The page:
A newborn baby girl is expected to make a full recovery after a stranger found her bundled up in a Jonas Brothers backpack inside a shopping cart in a grocery store parking lot.
A passerby spotted the baby, who was also wrapped in a blanket and had part of the umbilical cord still attached to her, on the evening of June 4 in Tempe, Arizona, while temperatures outside were still well above 100 degrees, reports KPNX. That person went to the store manager, who immediately called police. Officers quickly arrived on scene and took care of the infant.
Local police are looking for any information they can find regarding the baby's identity or who her parents are, and they are hoping that someone will recognize the small black and pink backpack adorned with the singing trio's faces.
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"This is a tragic situation but we're thankful that the baby was found healthy," a representative at the store where the baby was found told KNXV in a statement. "Everyone involved reacted swiftly with the needs of the child as the top priority. We are committed to the safety and well-being of our shoppers and their families."
The grocery store is right across the street from a fire station, which, like all others in Arizona, is considered a safe haven where anyone can legally drop off a baby less than 72 hours old with no questions asked. All hospitals have the same policy; adoption agencies, child welfare agencies and churches often do the same but must post signs to indicate that.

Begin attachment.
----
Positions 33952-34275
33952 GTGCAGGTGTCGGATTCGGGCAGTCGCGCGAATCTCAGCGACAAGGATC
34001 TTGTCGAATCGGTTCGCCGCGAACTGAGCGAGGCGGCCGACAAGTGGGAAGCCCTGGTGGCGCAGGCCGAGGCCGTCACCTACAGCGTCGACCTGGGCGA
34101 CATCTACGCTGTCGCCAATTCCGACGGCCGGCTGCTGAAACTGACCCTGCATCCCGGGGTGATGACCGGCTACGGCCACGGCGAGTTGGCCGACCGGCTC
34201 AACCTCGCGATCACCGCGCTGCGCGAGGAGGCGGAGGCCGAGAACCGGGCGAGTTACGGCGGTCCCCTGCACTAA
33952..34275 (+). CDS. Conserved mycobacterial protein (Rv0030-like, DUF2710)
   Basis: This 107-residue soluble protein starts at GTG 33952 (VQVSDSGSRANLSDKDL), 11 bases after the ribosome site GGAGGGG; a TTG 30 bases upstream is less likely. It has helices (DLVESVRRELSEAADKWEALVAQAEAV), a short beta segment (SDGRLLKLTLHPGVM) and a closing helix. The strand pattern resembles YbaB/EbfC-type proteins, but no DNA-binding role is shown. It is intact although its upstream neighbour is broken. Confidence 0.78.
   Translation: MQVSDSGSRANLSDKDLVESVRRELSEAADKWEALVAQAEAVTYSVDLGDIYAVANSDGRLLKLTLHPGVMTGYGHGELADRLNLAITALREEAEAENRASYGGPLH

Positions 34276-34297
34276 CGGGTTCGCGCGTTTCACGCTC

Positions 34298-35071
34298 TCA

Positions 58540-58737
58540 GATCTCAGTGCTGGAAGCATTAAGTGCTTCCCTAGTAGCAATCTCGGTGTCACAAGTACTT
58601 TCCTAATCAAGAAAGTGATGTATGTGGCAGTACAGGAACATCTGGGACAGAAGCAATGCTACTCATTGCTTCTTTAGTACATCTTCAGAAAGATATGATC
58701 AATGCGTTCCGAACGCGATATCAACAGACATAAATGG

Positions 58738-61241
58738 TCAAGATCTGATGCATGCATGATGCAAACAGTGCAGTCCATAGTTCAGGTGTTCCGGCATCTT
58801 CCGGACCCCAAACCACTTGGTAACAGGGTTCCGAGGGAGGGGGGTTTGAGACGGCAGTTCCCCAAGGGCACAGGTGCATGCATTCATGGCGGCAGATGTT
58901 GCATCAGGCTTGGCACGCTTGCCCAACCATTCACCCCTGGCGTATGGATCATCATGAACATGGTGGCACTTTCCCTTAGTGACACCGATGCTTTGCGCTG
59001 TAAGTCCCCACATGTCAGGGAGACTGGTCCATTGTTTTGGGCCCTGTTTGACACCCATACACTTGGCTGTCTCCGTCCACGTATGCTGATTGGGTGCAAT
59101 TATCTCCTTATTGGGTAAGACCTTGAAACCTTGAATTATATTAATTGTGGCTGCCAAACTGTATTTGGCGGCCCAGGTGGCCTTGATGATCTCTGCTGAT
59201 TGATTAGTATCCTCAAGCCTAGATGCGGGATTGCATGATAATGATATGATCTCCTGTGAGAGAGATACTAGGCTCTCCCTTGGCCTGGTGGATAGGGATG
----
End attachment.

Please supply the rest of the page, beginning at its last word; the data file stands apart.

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"There's a total of four crews and we were in full force when the child was left," Tempe Assistant Fire Chief Paul Nies told AZ Central. "We are pretty confident someone would have been there."
Those who abandon babies elsewhere are subject to criminal prosecution.
Nies explained that most people do not know about the Safe Haven Law, which has been in effect since 2001.
"How do you reach that portion of the population who is going to be in this position?" Nies said. "And that is a tough proposition ... It's not our position to determine whether people are right or wrong for leaving their children or not wanting them, but we want to give everyone the opportunity that there is an alternative."
Since the law came into effect, 40 babies have been safely dropped off at such locations in Arizona.
"We'll take custody as long as the parent will not return for the child,'' Nies told AZ Central.